The Curse of Friendship and Travel


I was reading an article in the NYT about how hard it is for people in their 30s and 40s to find “true” friendship. And then I happened upon this article on xojane about being “best friendless”. After reading both articles, I just sat and cried. Finally! I wasn’t alone. I totally felt like both articles applied to me, and especially now that I’m a traveling expat.

Both articles touched on the fact that friendship relies on such things as proximity, spontaneous meet ups, etc. In college, these things are incredibly easy, and that’s why most of us make our life long friends in college. Not work friends, but “real” friends. Friends you can call at 1am if your car breaks down. Friends you can call if you are out at happy hour. Friends that have seen you at your absolute best and worst. Friends you can talk to on FB chat, while texting and tweeting each other. The friends that will eventually be in your wedding party. But then what happens when you move away? And even bigger, what happens if you’re a traveler, or an expat? In my case, I never even lived in my college state to begin with, so my home was always somewhere else. And then I moved to LA. And then I started traveling. And then I moved to Korea.

“No matter how many friends you make, a sense of fatalism can creep in: the period for making B.F.F.’s, the way you did in your teens or early 20s, is pretty much over. It’s time to resign yourself to situational friends: K.O.F.’s (kind of friends) — for now.” The NYT 

Most of the friendships I’ve made in high school and college are strained at best. Most have been reduced to the occasional FB comment or liked status. I’d say I have 5 great friends: My college roommate, one of my best friends since 7th grade, a friend from high school, and my 2 dear man friends from college. But even these friendships are hard to maintain without day to day contact. Since I’ve been abroad, I’ve missed weddings, births, engagements, job promotions, house warming parties. I can’t help but feel like I’m missing out on all these important events in my friends lives. They send pictures or emails, but it’s just not the same as being there with them.

And if you’re a traveler, you’ve definitely experienced what it feels like to go home and some friends have completely moved on or changed, or you’ve changed and it just doesn’t work anymore. You think that the world just sort of stops when you’re away and you’ll come back to the same people, but life moves on. And some people have too.

“But unlike romantic relationships, friendships are often ranked according to age –- your oldest friend is usually your best friend. But since all my old best friends have moved on and replaced me with newer, shinier models, where does that leave me?” Sarah Brown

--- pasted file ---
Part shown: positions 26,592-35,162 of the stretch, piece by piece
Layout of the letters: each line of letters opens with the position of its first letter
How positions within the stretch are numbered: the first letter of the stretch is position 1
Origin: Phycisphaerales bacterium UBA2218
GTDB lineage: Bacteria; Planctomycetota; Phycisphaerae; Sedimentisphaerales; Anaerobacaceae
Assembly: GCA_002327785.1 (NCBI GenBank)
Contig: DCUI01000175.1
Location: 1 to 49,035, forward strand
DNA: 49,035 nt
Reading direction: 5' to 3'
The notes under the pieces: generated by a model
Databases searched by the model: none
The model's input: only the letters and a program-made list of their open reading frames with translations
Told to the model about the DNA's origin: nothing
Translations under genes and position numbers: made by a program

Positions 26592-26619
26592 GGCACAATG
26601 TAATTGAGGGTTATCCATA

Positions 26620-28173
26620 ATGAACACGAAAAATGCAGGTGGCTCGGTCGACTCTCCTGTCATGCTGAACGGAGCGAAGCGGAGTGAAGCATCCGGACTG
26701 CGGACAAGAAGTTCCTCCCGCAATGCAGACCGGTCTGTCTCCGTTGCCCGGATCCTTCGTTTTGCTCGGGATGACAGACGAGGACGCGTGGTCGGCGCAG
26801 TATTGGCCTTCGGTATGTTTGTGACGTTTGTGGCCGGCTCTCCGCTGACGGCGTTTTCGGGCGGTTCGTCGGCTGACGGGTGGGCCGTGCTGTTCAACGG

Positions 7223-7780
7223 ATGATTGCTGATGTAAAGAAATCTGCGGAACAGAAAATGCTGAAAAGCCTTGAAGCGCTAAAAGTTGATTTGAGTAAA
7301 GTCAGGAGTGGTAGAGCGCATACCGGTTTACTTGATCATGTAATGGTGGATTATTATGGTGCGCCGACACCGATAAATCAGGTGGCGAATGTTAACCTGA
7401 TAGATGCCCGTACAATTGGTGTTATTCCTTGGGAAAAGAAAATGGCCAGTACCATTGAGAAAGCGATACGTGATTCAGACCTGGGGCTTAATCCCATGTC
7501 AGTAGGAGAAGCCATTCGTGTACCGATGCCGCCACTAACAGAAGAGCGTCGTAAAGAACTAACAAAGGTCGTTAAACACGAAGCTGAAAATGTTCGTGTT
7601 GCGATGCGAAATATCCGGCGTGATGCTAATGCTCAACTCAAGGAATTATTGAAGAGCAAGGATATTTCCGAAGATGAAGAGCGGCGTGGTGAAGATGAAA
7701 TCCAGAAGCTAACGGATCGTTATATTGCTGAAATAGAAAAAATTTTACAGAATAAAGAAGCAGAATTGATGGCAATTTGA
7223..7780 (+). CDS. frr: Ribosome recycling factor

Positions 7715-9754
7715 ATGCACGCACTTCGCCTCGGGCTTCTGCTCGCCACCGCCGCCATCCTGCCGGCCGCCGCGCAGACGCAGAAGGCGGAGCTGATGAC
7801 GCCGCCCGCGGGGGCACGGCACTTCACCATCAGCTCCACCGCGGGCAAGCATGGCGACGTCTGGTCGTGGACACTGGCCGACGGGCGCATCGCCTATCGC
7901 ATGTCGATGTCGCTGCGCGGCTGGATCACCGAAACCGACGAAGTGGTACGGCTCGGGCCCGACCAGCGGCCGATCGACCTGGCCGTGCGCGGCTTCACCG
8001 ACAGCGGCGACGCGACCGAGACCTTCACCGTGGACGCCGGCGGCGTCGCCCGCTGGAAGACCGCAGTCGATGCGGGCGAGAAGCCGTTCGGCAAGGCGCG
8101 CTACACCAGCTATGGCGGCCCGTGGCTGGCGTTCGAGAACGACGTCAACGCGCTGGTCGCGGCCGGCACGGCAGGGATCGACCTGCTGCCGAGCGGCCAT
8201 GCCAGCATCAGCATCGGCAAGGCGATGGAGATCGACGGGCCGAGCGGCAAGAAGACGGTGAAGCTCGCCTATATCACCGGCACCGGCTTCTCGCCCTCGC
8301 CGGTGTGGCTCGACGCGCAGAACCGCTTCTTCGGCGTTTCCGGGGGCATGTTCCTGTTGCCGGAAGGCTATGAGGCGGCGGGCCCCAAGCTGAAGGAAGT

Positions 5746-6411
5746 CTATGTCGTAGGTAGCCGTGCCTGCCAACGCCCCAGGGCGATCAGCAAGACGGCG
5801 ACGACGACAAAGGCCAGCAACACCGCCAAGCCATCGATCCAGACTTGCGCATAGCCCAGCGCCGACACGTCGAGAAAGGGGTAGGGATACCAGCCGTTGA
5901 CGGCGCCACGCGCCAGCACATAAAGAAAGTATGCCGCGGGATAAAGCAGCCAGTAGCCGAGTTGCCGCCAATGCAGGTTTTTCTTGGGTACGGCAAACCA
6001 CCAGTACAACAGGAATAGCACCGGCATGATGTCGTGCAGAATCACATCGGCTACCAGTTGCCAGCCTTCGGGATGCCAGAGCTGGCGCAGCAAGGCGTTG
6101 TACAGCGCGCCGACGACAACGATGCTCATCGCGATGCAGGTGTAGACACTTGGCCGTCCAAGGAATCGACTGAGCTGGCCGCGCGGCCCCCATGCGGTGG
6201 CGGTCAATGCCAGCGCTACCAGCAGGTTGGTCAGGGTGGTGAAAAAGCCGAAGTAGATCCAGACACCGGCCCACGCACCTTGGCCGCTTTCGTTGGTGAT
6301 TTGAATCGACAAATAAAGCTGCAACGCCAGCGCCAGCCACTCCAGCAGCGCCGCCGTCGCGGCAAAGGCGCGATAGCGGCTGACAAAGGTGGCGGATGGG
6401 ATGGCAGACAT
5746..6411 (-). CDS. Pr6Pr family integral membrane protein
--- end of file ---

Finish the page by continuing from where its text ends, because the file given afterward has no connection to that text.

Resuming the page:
I’m preparing to stay in Korea another year, and most of the friends I have made here are leaving in March. As I keep traveling and living abroad, I feel that the few friendships I have back in the US are fading away. Time differences, jobs, and busy schedules are just a few of the things that makes it hard to maintain a friendship while abroad. Of course, we’ll always be amazing friends, but I’m not there and they aren’t here.

This whole friend thing is something I’ve struggled with since I graduated. When I moved back to So. California, I craved the type of friendships I made in college. But it just didn’t work out. Work friends are a different type. And working at an agency, I was really guarded about who I let in my life. Once most people found out what I did, they’d subtly try to slip their headshots to me, or ask me if I could get them an interview. No thanks.

In Korea, it’s been harder than ever for me to make friends. In the back of your mind, you know that everyone you meet is only here for a limited time, and eventually you won’t see them anymore. Plus, like I said earlier, without day to day contact, most of these friends are K.O.F’s, or kind of friends.

After we finish our time in Korea, Johnny and I are going to continue traveling like most people do, through S.E. Asia. And then we’re planning on going to Central and South America. I love traveling, I really do, but I can’t help but think what’s going to happen to the few friendships I do have as I continue to travel. Besides a few trips home, I’ll be away for the next 2 to 4 years.

I have Johnny, and he’s my ultimate best friend, but I just can’t help but feel terribly and incredibly lonely at times. I love my life, but I miss and crave authentic friendships and connections.  And not that I don’t have that in Korea, but, it’s just… different.

Have any of you experienced the curse of friendships and travel? What are your thoughts?

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